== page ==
After earlier proposals to block the sale of hemp-derived THC products stalled, Washington lawmakers are now considering a new bill that would prohibit these products from being sold both outside and within the state’s legal cannabis industry.

Sens. Karen Keiser and Mark Schoesler introduced Senate Bill 5983 Feb. 25 to ban hemp-derived THC, which has become popular in several states following the passage of the 2018 Farm Bill that legalized the production and sale of industrial hemp.

S.B. 5983 takes aim at hemp-derived THC products, such as gummies and vape oil, that are currently being sold at gas stations, according to an AP News report.

“These are being sold right now, without any regulation, without any oversight,” Keiser told the news outlet. “It’s a public health danger and a threat, and it needs to be removed.”

An alternative bill to ban all synthetic cannabinoids outside of Washington’s regulated cannabis market was also introduced last week in the House, AP News reported. That legislation would create a scientific panel to recommend ways for others to legally produce and sell synthetic cannabinoids in the future, according to the news outlet.

Last year, The Washington Liquor and Cannabis Board (LCB) banned synthetically derived THC products in the state’s regulated cannabis market, according to AP News, out of concern that licensed, regulated cannabis cultivators could not compete with synthetic THC produced from out-of-state hemp.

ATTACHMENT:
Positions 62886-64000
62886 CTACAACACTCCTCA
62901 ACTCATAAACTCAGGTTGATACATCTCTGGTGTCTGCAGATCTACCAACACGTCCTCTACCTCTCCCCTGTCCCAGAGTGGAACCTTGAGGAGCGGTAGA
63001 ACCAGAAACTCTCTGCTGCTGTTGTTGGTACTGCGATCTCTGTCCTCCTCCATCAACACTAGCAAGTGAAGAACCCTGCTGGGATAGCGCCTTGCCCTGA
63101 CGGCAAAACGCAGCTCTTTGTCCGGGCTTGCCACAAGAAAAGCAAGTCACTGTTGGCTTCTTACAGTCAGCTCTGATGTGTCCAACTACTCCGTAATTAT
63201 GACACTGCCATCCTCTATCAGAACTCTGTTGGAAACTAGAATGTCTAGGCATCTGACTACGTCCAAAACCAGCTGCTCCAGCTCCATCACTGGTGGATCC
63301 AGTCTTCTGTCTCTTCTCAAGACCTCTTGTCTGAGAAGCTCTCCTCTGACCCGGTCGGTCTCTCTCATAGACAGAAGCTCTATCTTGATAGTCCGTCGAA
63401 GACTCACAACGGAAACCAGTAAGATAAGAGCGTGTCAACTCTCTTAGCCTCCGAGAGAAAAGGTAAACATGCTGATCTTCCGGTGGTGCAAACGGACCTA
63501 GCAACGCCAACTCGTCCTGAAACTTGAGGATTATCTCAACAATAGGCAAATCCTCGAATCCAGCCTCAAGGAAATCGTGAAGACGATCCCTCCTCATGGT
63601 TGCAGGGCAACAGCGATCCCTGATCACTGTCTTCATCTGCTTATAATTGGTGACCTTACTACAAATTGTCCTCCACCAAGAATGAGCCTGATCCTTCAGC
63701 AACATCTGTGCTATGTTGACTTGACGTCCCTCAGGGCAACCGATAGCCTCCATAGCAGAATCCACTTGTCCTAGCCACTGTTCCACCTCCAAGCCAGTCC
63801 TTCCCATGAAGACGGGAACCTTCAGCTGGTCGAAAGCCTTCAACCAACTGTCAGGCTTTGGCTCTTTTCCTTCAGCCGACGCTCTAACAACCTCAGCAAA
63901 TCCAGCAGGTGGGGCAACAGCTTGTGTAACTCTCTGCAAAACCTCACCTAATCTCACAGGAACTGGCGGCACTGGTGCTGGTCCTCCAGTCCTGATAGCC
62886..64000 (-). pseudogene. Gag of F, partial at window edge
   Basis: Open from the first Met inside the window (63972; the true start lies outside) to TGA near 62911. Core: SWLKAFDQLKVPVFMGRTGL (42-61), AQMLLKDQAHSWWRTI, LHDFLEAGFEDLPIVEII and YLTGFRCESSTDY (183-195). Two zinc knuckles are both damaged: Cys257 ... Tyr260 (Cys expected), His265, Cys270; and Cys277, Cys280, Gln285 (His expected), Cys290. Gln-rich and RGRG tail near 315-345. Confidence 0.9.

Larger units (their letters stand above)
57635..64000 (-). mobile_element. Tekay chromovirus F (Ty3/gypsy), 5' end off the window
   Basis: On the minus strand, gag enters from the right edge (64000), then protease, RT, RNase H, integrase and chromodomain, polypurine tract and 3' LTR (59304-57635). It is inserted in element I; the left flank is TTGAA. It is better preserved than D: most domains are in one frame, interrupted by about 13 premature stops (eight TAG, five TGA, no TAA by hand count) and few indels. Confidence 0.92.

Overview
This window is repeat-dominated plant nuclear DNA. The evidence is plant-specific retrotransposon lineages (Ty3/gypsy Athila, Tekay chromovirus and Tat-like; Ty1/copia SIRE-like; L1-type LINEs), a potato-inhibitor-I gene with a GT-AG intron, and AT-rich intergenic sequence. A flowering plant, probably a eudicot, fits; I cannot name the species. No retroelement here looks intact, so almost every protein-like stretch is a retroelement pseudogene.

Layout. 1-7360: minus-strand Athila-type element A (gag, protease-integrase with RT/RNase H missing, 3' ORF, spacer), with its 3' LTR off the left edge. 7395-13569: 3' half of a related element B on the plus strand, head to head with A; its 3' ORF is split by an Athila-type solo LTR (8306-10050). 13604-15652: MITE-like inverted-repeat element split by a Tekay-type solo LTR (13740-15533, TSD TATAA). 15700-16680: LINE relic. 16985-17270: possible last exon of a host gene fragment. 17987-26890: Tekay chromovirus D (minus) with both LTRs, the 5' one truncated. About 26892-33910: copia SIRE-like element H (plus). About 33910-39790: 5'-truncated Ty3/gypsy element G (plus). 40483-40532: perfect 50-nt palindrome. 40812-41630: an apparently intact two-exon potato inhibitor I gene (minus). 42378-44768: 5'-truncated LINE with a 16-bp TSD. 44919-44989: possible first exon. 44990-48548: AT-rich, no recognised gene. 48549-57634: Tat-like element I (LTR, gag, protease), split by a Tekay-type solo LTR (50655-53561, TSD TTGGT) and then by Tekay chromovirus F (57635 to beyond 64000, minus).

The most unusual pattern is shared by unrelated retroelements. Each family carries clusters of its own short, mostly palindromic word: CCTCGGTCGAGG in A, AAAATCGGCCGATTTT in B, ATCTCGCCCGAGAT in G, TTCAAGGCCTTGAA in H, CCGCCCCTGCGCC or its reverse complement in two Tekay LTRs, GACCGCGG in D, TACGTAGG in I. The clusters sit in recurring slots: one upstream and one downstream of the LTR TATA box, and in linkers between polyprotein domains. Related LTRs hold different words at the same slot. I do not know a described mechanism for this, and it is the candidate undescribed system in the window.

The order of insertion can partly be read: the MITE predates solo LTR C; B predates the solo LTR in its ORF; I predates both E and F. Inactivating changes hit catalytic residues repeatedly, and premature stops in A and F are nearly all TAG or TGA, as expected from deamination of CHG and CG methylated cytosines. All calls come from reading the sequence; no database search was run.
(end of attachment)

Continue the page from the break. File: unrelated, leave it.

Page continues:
The LCB has the authority to also block stores outside Washington’s regulated cannabis market from selling other hemp-derived cannabinoids, the news outlet reported.

“It is our best, and perhaps only, chance this year to get the laws necessary to regulate the burgeoning world of novel and minor cannabinoids,” LCB Chairman David Postman told AP News.

At least 17 other states have banned synthetic cannabinoids during the past year, the news outlet reported, and hemp industry groups have asked Congress to clarify federal law on the matter.

Washington’s legislative session ends March 10.